As digital technology wreaks havoc on the business models of legacy media such as newspapers and magazines, they are now turning more often to the non-profit model. Can they raise donations, micropayments, or get grants? They might want to check out a magazine that’s been a pioneer with the non-profit model, and first went online in 1993: Mother Jones. The progressive magazine has combined grants, donations and advertising to publish their print magazine and website, and recently updated their site with an emphasis on blogs and community comments.
In fact, the new commenting system allows readers to vote up or down comments, and to tag comments as a “solution” (when they have a solution to a problem) or a “result” (when they take action and get results). That way, other readers can see what their peers are doing, and MoJo reporters can follow the actions of readers. The new Comments Central section of the site is still a work in progress, as the editors are still gauging how the community would like to interact online. Plus, the site was built in open source Drupal, and Mother Jones hopes that its readers might help it do data mash-ups and other projects it might not be able to afford on its own.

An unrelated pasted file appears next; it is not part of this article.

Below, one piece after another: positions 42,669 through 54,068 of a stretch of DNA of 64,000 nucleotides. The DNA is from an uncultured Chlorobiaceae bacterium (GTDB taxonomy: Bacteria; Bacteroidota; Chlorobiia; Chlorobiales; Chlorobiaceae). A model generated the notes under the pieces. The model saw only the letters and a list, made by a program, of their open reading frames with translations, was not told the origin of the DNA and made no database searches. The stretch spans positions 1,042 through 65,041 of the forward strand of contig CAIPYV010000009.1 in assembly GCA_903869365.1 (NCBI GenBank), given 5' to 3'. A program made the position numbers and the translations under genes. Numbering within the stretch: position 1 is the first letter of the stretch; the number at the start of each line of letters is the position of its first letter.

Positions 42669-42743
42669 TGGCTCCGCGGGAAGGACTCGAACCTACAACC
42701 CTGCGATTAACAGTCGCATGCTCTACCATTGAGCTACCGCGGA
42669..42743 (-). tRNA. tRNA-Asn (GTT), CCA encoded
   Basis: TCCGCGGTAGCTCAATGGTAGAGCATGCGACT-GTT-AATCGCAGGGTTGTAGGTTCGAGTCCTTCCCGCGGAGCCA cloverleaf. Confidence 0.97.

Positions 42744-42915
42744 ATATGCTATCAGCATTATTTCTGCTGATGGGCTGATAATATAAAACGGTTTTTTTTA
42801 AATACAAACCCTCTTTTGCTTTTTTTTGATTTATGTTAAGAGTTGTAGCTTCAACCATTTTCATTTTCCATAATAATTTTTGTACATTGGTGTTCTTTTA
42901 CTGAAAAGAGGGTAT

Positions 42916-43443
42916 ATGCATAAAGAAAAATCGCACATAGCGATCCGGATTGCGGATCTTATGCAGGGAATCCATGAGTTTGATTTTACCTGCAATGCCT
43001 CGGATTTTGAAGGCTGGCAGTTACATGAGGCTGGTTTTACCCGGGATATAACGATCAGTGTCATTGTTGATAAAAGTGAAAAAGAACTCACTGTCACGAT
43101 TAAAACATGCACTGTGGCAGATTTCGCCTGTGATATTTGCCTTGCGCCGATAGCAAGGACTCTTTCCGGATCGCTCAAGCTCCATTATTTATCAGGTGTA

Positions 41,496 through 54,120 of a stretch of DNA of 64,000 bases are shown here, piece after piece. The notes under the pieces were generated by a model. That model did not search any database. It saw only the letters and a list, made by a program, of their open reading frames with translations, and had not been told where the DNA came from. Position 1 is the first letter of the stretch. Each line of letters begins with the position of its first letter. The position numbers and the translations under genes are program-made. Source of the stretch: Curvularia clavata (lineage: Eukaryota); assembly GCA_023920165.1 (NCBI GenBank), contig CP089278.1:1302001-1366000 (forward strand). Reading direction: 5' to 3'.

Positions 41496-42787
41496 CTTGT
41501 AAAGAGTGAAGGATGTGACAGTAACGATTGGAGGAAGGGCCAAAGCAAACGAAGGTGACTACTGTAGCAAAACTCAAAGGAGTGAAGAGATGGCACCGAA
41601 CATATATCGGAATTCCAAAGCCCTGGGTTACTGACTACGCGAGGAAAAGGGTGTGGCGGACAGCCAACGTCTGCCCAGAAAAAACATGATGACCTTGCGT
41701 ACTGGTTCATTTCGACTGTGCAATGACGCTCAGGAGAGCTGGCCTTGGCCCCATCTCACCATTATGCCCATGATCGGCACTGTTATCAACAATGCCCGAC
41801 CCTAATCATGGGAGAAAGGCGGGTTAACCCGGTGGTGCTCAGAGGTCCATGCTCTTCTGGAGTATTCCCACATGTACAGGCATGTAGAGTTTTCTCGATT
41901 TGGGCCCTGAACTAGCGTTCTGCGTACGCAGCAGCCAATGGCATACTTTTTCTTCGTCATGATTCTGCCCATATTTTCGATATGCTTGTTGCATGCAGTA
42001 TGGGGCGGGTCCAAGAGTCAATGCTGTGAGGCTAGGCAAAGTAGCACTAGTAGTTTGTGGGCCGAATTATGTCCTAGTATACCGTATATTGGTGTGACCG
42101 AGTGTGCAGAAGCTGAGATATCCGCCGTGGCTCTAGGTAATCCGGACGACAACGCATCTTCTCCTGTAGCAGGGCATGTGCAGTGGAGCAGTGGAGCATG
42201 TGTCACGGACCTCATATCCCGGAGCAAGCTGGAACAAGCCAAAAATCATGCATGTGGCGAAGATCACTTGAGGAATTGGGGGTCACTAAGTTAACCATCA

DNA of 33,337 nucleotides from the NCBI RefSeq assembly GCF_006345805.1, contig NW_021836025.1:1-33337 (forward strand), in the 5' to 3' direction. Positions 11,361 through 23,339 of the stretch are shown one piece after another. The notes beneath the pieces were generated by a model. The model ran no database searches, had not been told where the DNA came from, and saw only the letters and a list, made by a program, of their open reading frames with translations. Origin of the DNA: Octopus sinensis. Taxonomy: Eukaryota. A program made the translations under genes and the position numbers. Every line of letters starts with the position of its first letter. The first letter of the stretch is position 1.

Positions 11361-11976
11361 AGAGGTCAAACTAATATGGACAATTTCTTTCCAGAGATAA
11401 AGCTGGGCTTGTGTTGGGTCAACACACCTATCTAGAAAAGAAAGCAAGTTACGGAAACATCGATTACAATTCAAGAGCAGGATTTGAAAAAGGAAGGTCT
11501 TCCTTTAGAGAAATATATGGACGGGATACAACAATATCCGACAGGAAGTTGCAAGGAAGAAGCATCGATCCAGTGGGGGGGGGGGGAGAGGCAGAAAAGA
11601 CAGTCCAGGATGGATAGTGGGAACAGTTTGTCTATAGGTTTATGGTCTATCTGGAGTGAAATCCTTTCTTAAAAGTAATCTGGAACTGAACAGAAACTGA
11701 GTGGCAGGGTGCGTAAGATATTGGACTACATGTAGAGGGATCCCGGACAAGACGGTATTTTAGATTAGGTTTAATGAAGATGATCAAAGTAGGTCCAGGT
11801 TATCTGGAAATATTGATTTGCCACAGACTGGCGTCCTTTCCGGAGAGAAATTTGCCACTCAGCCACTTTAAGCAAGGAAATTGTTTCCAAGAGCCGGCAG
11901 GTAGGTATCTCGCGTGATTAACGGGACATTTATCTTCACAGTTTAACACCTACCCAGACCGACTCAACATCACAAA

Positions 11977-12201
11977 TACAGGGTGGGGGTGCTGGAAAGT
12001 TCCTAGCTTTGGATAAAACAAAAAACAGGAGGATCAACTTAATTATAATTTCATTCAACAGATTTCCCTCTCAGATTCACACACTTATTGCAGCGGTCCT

I recently visited the Mother Jones headquarters in San Francisco with videographer Charlotte Buchen, took a tour of the offices and spoke in-depth with co-editors Clara Jeffery and Monika Bauerlein. They told me about their difficulties with the redesign — which went over budget and took longer than expected — along with their views on citizen journalism and the anti-social nature of investigative journalists. Here’s a video report with excerpts of my interview with Jeffery and Bauerlein.